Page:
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David L. White

Members of Congress and regulators are keenly focused on kidney healthcare and the policies around it. With more than 40 million people in the United States living with kidney diseases and 700,000 Americans with kidney failure, Medicare costs topped more than $114 billion in managing kidney diseases in 2016, which accounts for 23% of all Medicare spending. With such a growing burden both on patients and their families and on taxpayers, the pressure is on policymakers to realign the incentives and priorities to achieve better outcomes.

A new vision for kidney care

Department of Health and Human Services (HHS) Secretary

David L. White

Every summer, the Centers for Medicare & Medicaid Services (CMS) propose rules that govern physician reimbursement, the Medicare End-Stage Renal Disease (ESRD) program, and the newer Quality Payment Program (QPP), which is entering its third year in calendar year 2019. This summer has been no exception, with some proposed changes that benignly refine programs around the edges, and others that mark significant changes in course.

In July 2018, CMS released the ESRD PPS and QIP proposed rules. In what is expected to be a permanent change, the proposed rule for the first time combines the QPP and the Physician Fee

David L. White

Nephrology faces challenges. Clinically, other internal medicine specialties increasingly are managing diseases traditionally considered in the domain of the nephrologist. Funding for kidney research is less per patient than every other major disease, such as cancer, cardiovascular disease, and diabetes. And the next generation is less interested in nephrology careers than any previous generation.

The American Society of Nephrology (ASN) is committed to working with every member of the kidney community—particularly the society’s more than 20,000 members—to overcome these challenges, assert the value of nephrology, and articulate a positive, bold vision for the specialty’s future. The question is no longer

David L. White

For decades, translational researchers have increased options for treating diseases by bringing together the scientific, medical, and engineering fields to advance the understanding of biology and disease pathogenesis. For example, there are now more than 100 identified genetic causes of cellular dysfunction in patients, work that is further supported by a greater focus on data sharing across academia and industry, opening the doors to new and more individualized treatments that target disease subtypes as a personalized approach. Private investment, through licensing or venture capital, plays an important role in pushing these advances closer to the clinician and patient, with investment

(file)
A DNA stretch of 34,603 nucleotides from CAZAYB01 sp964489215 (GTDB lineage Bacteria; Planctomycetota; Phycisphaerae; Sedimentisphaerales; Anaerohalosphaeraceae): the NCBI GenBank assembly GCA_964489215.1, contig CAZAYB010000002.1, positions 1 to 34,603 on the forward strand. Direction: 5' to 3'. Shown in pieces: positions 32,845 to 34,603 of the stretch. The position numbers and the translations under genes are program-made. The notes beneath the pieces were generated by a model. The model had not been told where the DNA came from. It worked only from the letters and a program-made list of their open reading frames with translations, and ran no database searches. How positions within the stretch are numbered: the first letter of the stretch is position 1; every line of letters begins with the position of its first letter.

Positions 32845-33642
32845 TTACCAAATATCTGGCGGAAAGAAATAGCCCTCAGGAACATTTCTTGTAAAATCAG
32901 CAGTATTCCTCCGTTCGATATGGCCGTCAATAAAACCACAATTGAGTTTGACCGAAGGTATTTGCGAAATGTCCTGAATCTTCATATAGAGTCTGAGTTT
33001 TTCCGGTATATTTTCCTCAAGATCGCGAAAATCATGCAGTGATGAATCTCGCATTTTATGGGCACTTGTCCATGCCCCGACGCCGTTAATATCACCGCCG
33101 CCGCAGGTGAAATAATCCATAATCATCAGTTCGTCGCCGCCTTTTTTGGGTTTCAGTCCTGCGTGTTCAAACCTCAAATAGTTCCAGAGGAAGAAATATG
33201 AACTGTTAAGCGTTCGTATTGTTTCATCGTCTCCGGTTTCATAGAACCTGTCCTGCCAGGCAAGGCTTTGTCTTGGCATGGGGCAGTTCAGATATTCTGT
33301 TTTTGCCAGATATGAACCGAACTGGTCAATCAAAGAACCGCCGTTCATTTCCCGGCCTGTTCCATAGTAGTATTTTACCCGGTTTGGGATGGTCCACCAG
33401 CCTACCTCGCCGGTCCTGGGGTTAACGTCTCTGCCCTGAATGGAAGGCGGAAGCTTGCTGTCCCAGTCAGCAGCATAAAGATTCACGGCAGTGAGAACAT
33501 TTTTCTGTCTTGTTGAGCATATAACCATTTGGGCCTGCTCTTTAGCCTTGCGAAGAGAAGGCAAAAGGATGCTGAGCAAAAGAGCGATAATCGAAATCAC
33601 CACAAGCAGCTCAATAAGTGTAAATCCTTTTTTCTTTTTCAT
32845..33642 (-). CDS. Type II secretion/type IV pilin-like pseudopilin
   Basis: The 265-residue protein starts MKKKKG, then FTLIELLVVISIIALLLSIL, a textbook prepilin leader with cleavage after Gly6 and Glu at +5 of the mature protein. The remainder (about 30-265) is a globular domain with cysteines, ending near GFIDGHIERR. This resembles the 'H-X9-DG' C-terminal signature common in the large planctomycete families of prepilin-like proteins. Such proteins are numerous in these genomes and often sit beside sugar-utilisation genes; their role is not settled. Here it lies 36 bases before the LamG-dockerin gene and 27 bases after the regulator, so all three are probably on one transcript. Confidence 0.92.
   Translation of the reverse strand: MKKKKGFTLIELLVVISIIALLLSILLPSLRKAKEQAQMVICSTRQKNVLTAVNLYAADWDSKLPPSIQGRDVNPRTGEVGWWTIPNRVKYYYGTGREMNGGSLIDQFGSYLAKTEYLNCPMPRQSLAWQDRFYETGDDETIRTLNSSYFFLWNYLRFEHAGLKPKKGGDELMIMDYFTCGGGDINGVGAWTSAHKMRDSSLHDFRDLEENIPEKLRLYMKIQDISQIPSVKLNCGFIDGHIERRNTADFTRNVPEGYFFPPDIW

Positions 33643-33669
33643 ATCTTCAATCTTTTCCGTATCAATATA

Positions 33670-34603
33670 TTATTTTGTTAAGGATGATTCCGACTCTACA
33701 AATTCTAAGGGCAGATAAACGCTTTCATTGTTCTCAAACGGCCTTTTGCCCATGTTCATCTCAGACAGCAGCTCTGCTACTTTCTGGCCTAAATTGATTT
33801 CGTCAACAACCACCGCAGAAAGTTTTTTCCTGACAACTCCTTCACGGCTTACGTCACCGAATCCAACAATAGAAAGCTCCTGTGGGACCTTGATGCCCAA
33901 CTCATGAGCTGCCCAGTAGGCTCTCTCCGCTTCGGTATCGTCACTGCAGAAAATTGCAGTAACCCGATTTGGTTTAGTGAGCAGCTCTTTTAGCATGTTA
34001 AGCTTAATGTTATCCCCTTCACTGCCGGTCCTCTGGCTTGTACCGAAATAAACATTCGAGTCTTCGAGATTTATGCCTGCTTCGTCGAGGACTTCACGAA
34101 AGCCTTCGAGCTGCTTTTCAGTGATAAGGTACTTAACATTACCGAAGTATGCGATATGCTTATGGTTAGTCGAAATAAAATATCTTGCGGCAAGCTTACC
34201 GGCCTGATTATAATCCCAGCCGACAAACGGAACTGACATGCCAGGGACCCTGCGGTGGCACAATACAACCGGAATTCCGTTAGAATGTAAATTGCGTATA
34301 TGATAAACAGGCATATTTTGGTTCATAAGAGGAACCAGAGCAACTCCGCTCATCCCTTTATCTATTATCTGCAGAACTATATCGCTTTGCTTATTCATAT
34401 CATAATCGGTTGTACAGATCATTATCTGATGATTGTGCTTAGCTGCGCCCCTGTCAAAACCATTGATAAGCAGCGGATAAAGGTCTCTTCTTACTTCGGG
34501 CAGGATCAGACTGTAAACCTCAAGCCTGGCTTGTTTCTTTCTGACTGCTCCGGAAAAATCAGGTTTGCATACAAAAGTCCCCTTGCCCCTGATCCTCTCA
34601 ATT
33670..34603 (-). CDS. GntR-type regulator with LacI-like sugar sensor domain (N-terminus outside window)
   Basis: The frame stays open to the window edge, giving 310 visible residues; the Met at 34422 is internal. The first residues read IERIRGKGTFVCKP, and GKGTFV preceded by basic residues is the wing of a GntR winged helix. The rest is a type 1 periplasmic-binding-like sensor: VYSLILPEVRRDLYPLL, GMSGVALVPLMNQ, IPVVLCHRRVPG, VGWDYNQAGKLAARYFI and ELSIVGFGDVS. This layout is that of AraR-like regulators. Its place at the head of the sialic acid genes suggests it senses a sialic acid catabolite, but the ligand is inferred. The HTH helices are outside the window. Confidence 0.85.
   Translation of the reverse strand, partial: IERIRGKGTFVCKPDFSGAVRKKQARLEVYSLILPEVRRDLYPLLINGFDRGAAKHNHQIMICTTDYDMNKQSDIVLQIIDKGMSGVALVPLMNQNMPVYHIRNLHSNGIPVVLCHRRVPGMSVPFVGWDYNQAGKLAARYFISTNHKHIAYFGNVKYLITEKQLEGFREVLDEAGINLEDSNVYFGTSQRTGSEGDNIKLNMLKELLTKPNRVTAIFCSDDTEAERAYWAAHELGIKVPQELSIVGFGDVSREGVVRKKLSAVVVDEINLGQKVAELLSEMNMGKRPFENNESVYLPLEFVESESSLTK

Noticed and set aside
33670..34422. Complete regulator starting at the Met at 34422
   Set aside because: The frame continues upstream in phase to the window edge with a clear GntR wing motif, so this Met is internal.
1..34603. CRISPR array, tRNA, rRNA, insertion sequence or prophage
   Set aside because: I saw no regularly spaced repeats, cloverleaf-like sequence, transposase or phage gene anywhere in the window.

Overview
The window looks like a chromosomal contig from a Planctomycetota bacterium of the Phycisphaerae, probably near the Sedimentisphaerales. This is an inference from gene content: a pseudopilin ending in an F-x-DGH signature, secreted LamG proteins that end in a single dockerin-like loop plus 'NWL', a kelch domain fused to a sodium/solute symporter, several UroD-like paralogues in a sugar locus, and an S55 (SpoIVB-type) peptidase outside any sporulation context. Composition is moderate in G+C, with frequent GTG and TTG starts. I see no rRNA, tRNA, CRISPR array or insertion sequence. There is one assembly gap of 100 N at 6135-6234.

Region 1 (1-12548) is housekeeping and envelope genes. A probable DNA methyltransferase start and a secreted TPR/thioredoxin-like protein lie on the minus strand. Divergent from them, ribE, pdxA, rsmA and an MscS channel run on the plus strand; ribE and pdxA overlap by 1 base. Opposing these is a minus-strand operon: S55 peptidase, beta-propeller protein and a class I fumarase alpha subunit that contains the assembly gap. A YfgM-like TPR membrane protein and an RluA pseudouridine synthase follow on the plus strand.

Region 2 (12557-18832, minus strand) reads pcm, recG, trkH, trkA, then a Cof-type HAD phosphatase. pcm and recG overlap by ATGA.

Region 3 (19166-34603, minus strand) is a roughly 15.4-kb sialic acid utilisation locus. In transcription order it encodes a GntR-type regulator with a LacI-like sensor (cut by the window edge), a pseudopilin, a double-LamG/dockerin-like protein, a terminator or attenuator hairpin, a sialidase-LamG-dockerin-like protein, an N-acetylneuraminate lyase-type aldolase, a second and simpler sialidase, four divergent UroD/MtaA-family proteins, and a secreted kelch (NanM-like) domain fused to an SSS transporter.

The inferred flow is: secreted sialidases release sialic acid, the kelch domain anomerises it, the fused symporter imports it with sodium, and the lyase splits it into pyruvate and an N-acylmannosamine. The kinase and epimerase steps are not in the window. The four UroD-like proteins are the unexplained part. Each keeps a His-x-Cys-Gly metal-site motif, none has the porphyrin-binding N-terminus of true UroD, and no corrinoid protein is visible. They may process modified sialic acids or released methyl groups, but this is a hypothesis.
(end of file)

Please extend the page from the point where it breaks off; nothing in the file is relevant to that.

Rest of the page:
David L. White

“There are three phases of this plan,” HHS Secretary Price said. “One is the bill that was introduced [March 7, 2017] in the House of Representatives… Second are all the regulatory modifications and changes that can be put into place… [t]here were 192 specific rules that were put out as they relate to Obamacare, over 5,000 letters of guidance and the like.”

“And we are going to go through every single one of those and make certain that they—if they help patients, then we need to continue them. If they harm patients or—or increase costs, then obviously they need to

David L White

Some students prefer Chicago-style hot dogs to Maine lobster rolls. Building on the success of the Mt. Desert Island program, ASN is expanding the TREKS program (Tutored Research and Education for Kidney Students) to Chicago.

TREKS will leverage the University of Chicago’s uniquely designed renal physiology program so medical and graduate students can study renal physiology with experts, network with peers and subsequently benefit from a mentor relationship with a kidney expert at their home institution

David L White

A great deal of discussion and interest—and a healthy dose of concern—has taken place within the nephrology community concerning MACRA, the Medicare Access and CHIP Reauthorization Act of 2015. 

When Congress passed MACRA, it created a new pathway for payment reform within Medicare.  Under the new law, physicians can expect more predictable, positive payment schedules beginning in 2019. The new framework rewards health care providers for giving better care, not just more care, and combines three existing quality reporting programs (PQRS, Meaningful Use, and the Value-Based Modifier) into one system.

David L. White, Rachel Nell Meyer, and Zachary Kribs

The first four months of 2017 have been nothing short of tumultuous in the Washington world of health care policy. As a result, the American Society of Nephrology (ASN) Policy and Advocacy Committee (PAAC) members are engaged on numerous policy fronts from efforts to repeal the Affordable Care Act (ACA) to the executive order on immigration and its travel ban to President Donald J. Trump’s budget proposal to cut funding for the National Institutes of Health (NIH) by nearly 20%.

It would be easy to view the current Washington environment as chaotic and feckless, but there has been a great